by Ronda BennettNews Reporter
The Asia Society of Houston and Inprint Inc. presented "Voices of Asia in America," a series of readings by Asian-American poets and writers of fiction Tuesday in the University of Houston Architecture Building's theater.
The presentation was the second in a series of three focusing on Asian-American writers, and featured poet Bao Long Chu and fiction writer Prathima Maramraj.
Chu, a graduate of the UH Creative Writing Master's Program, is a native of Vietnam and his works have been published in the American Journal and the Webster Human Review.
Chu, who describes his style as "writing about love," presented seven of his poems at Tuesday's reading. Many of his poems centered around home and family life, like "Travels Last Summer Through Vietnam," which dealt with the narrator's summer travels through his homeland in attempts to find his father's home.
All of Chu's poems carried an underlying theme: the hardships of parenthood and the pain often involved with love. The works were greeted with enthusiasm by the audience.
"He was awesome. His poems are so deep," said audience member Adrianne Hong.
According to Hong, Houston is a hotbed for young artists. "(Houstonians) don't support our artists enough," she said. "Very few of us ever come out to enjoy the beauty of poetry or fiction writing."
Hong also said members of the media do not do their part to promote young artists. "We don't support them, so they take their work to cities that will, such as New York or Chicago. (Houston is) too metropolitan a city to allow that to happen," she said.
Maramraj, who is pursuing her master's degree in creative writing at UH-Clear Lake, was born in India and lived in New York for five years before moving to Houston. She read from her story, "The Wedding Day."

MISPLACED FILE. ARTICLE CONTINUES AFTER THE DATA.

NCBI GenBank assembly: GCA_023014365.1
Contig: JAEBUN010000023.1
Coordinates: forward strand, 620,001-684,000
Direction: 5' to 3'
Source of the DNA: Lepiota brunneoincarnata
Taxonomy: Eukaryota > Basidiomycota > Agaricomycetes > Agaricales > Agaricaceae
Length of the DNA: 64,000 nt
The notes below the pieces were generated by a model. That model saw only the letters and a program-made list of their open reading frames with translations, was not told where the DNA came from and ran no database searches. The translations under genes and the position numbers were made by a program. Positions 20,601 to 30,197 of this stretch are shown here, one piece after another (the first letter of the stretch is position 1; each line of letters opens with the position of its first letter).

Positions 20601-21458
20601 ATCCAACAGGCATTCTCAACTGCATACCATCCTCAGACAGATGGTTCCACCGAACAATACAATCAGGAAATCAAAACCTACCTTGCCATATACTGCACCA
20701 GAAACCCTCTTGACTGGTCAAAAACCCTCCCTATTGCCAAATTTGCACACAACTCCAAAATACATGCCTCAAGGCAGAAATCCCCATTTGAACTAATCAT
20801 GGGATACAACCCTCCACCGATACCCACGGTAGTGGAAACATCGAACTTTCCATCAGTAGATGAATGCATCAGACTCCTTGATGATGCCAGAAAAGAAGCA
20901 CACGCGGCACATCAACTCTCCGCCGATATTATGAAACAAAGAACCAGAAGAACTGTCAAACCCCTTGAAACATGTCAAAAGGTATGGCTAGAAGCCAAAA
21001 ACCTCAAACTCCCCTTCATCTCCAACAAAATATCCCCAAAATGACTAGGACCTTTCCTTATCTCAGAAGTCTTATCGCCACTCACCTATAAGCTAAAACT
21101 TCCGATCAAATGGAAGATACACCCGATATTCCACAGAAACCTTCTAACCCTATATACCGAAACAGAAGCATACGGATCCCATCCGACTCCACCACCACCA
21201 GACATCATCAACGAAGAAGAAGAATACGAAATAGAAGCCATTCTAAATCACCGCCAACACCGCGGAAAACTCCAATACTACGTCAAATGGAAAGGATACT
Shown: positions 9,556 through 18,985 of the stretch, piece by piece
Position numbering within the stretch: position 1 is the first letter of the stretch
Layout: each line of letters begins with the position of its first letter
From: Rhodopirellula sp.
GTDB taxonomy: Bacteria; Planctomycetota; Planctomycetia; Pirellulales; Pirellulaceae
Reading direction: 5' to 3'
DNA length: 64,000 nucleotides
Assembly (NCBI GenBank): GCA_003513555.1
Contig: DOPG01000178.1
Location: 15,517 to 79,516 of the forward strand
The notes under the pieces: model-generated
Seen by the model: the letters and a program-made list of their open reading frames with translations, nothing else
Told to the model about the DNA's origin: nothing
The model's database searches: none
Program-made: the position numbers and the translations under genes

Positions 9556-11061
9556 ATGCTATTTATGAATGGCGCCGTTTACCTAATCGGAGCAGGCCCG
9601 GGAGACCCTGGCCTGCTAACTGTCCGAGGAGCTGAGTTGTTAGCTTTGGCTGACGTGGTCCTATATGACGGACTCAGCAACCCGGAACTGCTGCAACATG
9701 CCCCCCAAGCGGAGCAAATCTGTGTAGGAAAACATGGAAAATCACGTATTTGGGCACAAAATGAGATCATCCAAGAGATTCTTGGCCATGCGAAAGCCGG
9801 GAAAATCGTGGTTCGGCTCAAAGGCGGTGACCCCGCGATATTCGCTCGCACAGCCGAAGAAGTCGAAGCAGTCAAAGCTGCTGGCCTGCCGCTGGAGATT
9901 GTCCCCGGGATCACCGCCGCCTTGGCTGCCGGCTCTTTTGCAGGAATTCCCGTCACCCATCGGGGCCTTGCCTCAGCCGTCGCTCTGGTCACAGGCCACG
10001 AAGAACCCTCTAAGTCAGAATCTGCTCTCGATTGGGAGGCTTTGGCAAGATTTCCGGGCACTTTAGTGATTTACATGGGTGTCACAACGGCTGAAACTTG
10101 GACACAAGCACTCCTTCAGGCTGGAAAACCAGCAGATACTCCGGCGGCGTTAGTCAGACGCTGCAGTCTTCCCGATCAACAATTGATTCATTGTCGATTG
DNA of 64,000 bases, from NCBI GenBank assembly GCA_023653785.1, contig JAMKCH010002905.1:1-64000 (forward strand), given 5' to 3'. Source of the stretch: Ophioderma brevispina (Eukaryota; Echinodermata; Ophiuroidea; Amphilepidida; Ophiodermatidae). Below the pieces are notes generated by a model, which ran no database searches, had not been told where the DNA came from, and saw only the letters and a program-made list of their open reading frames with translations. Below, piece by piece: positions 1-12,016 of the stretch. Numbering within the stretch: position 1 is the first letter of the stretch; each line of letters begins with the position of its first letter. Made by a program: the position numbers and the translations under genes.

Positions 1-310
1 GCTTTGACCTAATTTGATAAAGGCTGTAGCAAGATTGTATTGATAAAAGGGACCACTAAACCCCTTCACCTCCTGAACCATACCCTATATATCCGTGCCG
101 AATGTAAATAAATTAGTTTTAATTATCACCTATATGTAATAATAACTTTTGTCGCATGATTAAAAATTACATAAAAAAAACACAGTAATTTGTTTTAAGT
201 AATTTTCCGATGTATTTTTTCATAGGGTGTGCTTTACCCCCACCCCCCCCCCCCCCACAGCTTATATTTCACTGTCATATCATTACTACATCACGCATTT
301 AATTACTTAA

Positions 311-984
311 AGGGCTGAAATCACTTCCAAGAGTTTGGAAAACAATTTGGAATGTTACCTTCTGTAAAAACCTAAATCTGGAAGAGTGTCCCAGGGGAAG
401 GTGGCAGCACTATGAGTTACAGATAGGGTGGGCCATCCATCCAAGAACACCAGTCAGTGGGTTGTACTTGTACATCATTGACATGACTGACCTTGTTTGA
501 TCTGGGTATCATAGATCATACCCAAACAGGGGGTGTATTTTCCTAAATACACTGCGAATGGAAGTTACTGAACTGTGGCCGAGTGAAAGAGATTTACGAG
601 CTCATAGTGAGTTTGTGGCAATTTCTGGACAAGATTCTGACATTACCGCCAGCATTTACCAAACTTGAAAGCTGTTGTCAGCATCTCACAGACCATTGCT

Maramraj's work describes the fears and hopes of a young girl on her wedding day. "Every woman experiences some form of apprehension and fear on her wedding day, regardless of her culture," Maramraj said, decribing the inspiration behind her work.
The Asia Society describes itself as a national, nonpartisan, nonprofit educational organization which provides a forum for building awareness of the more than 30 countries broadly defined as the Asia-Pacific region.
According to Angela Emmett, assistant to the director for Education and Programs, the society presents the uniqueness and diversity of Asia to the American people.
Founded in Houston in 1983 by a group of writers and community volunteers, Inprint presents readings, lectures and seminars to the Houston community.
Inprint Inc. also provides more than $100,000 annually to UH's Creative Writing Program through fellowships and other support.
The third and final reading for the month of June will be Tuesday at 7 p.m. in Room 150, UH School of Architecture Building. A $5 donation is suggested for those who attend.
For reservations and more information, call The Asia Society at 439-0051.